The Sustainable Soil Management Component (SSMC) aimed to improve soil management to enhance yields and farmers’ incomes under resilient production systems in Bangladesh. The project was funded by the OCP Foundation, with additional in-kind contributions from IFDC and Government of Bangladesh research and extension agencies.
SSMC (2017-2019) addressed many of the increasing, serious soil fertility concerns of the northern districts of Bangladesh while also helping farmers enhance crop productivity and profitability through the implementation of improved soil management methods in the overall context of market-sensitive good agricultural practices (GAPs). The project worked to evaluate the role of secondary and micronutrients on crop productivity as affected by soil acidity.
- The project targeted 4,000 farmers, working together with agro-input retailers and Government of Bangladesh research and extension agencies.
- SSMC directly trained 2,210 farmers and 393 retailers (12% women).
- To demonstrate the results of GAP technology, 120 field demonstrations were established and 34 field days were held with 3,465 participants (24% women).
- About 1,350 farmers now use improved nutrient management technologies or GAPs as a result of project activities.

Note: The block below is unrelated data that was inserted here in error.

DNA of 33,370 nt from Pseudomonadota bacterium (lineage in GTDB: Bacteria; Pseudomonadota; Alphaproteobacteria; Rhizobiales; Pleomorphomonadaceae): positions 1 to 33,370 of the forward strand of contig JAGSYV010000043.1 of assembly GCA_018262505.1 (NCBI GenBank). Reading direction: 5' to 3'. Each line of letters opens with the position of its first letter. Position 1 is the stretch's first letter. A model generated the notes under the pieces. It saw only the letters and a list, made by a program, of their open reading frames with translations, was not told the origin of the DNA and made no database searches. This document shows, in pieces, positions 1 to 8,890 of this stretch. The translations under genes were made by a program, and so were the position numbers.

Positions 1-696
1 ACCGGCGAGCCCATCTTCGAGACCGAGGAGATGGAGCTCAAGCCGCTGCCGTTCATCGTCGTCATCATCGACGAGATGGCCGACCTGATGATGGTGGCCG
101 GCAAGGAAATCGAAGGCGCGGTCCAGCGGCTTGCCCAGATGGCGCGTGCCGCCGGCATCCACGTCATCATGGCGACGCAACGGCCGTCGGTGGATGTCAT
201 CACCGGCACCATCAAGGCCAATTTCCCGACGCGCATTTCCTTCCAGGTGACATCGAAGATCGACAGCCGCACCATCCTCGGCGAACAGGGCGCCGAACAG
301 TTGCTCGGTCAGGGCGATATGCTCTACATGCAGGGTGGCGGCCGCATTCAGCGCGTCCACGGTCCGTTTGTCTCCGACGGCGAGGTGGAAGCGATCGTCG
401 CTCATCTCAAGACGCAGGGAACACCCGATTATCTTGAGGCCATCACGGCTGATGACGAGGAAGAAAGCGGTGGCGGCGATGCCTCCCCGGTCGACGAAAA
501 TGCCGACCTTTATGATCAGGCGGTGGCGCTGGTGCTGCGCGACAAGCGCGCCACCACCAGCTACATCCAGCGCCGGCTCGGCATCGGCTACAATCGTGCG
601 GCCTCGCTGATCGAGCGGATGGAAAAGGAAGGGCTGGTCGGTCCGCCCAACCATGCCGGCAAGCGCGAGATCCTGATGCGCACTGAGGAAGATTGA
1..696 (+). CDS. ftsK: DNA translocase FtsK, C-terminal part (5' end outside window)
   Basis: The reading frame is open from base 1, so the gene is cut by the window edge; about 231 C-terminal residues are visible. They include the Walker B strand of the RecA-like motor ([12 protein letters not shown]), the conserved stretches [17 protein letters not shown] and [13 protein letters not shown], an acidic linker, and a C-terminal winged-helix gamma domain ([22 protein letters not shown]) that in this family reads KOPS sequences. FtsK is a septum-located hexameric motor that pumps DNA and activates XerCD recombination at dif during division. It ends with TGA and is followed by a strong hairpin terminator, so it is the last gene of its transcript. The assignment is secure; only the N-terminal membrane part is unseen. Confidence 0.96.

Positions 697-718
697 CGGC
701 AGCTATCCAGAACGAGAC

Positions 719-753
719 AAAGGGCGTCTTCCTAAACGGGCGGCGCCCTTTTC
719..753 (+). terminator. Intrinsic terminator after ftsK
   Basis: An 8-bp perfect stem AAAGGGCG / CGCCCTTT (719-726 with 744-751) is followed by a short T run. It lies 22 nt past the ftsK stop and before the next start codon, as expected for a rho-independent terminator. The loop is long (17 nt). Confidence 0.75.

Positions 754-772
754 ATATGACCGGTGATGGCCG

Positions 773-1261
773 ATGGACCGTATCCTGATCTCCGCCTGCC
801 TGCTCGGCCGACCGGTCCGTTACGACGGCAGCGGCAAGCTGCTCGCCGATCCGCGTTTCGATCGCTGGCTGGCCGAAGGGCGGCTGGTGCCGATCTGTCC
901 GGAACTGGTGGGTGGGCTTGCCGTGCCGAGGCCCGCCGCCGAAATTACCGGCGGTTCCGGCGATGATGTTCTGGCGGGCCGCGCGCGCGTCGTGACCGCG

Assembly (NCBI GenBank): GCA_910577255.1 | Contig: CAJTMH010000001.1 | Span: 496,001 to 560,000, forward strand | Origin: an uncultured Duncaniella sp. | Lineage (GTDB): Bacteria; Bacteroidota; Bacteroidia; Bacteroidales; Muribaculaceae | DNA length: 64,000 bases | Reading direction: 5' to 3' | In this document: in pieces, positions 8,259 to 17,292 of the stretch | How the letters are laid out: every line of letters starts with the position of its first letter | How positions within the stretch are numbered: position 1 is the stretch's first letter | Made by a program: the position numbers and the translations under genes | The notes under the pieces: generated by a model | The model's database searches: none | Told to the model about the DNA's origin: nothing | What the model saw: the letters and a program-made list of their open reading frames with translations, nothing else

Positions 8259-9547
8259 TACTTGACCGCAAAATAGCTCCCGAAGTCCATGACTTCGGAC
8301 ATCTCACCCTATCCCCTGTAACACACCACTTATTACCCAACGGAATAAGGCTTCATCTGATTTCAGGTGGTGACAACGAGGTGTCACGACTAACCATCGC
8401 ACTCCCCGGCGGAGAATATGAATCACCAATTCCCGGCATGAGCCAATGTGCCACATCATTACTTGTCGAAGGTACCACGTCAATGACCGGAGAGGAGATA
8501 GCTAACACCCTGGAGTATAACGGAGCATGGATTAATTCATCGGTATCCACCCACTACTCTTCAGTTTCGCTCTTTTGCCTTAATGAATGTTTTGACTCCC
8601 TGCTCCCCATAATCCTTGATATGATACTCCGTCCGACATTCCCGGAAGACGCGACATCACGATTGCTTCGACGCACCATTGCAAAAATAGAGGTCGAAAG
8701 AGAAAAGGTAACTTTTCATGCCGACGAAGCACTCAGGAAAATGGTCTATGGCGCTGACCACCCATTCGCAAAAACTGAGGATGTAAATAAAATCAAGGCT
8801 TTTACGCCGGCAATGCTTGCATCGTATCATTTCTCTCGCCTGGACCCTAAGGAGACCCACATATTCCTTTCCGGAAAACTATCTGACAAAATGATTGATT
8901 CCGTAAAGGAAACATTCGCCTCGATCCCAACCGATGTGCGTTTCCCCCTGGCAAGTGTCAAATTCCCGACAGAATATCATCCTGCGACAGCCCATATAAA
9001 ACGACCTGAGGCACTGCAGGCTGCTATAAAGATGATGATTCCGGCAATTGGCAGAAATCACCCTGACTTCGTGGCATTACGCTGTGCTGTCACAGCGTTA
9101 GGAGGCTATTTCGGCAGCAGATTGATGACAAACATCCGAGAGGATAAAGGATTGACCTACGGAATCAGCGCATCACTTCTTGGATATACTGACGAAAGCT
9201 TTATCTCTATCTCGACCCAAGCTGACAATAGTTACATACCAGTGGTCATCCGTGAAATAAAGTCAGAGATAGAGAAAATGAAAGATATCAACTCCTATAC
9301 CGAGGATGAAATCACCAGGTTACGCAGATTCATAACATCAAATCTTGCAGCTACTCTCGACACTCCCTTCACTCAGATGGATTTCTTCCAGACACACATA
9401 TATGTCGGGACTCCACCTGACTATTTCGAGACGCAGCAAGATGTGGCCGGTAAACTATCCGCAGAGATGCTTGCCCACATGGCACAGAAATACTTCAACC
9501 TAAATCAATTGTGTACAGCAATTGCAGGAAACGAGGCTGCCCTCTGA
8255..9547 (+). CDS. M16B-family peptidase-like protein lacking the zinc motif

Improving Soil Management
The project worked side-by-side with the Department of Agricultural Extension, the Bangladesh Rice Research Institute, and the Bangladesh Agricultural Research Institute to assist rice, maize, wheat, potato, and lentil farmers to improve soil management and crop production. OCP Foundation’s comprehensive project also included input from the International Center for Agricultural Research in the Dry Areas (ICARDA). The overall objective of this agricultural development project was “sustainable management of soil to enhance yields and farmers’ incomes under resilient production systems in Bangladesh, resulting in food and nutrition security, improved health and livelihoods.” The project included the SSMC in addition to monitoring and capacity-building inputs by OCP Foundation and works related to the promotion of GAPs, entrepreneurship, and farmer organizations by ICARDA. The project targets rice, maize, potato, pulses, and, to a lesser extent, wheat.
SSMC was implemented with Government of Bangladesh (GOB) counterparts, Bangladesh Agricultural Research Institute (BARI), Bangladesh Rice Research Institute (BRRI), Department of Agricultural Extension (DAE), and Soil Resource Development Institute (SRDI). Additionally, agro-input retailers were also involved to promote balanced plant nutrient and GAP solutions for improving crop productivity, crop profitability, and soil fertility. The primary approach of the project for IFDC was to conduct trials with BRRI and BARI and field extension activities with DAE.